Philosophy: Follow the Dopamine

Dopamine is the chemical our brains release in response to a victory or reward. Rather than pressuring my students to master a list of skills, I believe that students experience the best sustained motivation when we work together to identify what rewards them- in other words, what they want to play, and how. Then, my job is to figure out what skills will take them where they want to go.

Every place the cello can take you leads to wonderful skills, lessons, and meaningful connections. A student who dreams about getting people up on their feet to dance will have to learn how to keep a strong internal tempo. Then, they can learn when and how to disobey the metronome, when to lag behind or anticipate the beat, and how to maintain tempo when others are dropping behind or jumping ahead.

It is my job to always be able to answer why we are doing something. I try to wrap up a demonstration of a new skill by showing how it helps a student reach their goals. I also talk about how the new skill can open up other expressive forms. For example, the student who wants to get people to dance would also become an excellent member of a string quartet.

The work that offers the most direct route to mastering a new piece or technique can be tedious. We need to use a lot of repetition to teach our muscles to do complicated things automatically so that we can free our brains to make beautiful music that is uniquely our own. Each new piece we finish opens up new worlds of possibility. Sometimes, learning is more rewarding when we take some time to explore those new worlds instead of pressing forward to the next skill. I often bring in tunes from different folk traditions to teach deeper context and richer, more meaningful interpretation.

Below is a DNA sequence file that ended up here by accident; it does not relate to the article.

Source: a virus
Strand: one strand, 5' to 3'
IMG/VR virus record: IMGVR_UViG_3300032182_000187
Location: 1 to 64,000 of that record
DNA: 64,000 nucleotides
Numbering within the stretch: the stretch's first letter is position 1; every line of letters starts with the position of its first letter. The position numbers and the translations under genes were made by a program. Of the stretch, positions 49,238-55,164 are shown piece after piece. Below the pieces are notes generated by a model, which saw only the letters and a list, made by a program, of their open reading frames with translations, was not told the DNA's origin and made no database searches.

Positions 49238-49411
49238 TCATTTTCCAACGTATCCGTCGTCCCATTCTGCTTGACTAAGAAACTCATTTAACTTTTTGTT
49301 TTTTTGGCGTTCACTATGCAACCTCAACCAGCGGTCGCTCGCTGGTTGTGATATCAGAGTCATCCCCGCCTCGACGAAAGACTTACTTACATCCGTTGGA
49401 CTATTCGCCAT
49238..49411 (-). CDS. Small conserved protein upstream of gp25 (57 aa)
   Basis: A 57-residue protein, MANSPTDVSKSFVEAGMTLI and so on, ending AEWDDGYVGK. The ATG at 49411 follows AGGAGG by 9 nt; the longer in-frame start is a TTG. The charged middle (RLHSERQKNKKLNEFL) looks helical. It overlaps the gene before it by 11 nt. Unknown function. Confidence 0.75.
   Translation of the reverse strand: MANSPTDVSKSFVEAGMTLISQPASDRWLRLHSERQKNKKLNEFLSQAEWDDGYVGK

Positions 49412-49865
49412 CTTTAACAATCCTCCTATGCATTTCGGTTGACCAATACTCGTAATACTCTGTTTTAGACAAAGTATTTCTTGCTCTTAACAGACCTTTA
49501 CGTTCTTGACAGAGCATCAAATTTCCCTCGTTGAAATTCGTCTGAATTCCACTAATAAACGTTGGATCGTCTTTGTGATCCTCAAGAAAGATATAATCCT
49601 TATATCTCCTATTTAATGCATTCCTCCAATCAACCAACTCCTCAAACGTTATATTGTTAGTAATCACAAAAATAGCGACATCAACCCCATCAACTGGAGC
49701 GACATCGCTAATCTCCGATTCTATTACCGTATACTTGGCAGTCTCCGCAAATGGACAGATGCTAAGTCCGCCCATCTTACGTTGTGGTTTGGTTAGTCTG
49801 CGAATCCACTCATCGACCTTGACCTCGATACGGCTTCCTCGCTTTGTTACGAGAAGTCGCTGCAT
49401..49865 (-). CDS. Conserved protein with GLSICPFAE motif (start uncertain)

If this educational philosophy resonates with you, we will likely work well together, and I encourage you to reach out so we can follow the dopamine together to exciting new worlds.

My musical philosophy: I believe that music belongs to everybody, and it grows naturally out of every human body. Even if you don't have two hands to clap or two feet to stomp, you have a heart that beats. Scientists have found musical instruments among Neanderthal grave goods. When you pick up your instrument, you pick up the collective gifts of thousands of generations across many continents.

The most powerful music gives voice to ways of thinking and being our culture has not found words for. Cellos are a little more transgressive than other strings. We can lead melodies, provide support with steady bass lines, or ornament with countermelody and obbligato. Once a cellist steps away from sheet music, they must constantly ask what is missing and how to fill the gaps. The ability to identify and fill these gaps is a powerful tool when turned to politics, culture, and other institutions.

You see this impulse in Pablo Casals' playing against fascism in Spain and in Yo Yo Ma's life of radical idealism. Not all cellists impact global politics, but we can all learn from them to act from a more humanitarian place. After all, it is the cellists' way.


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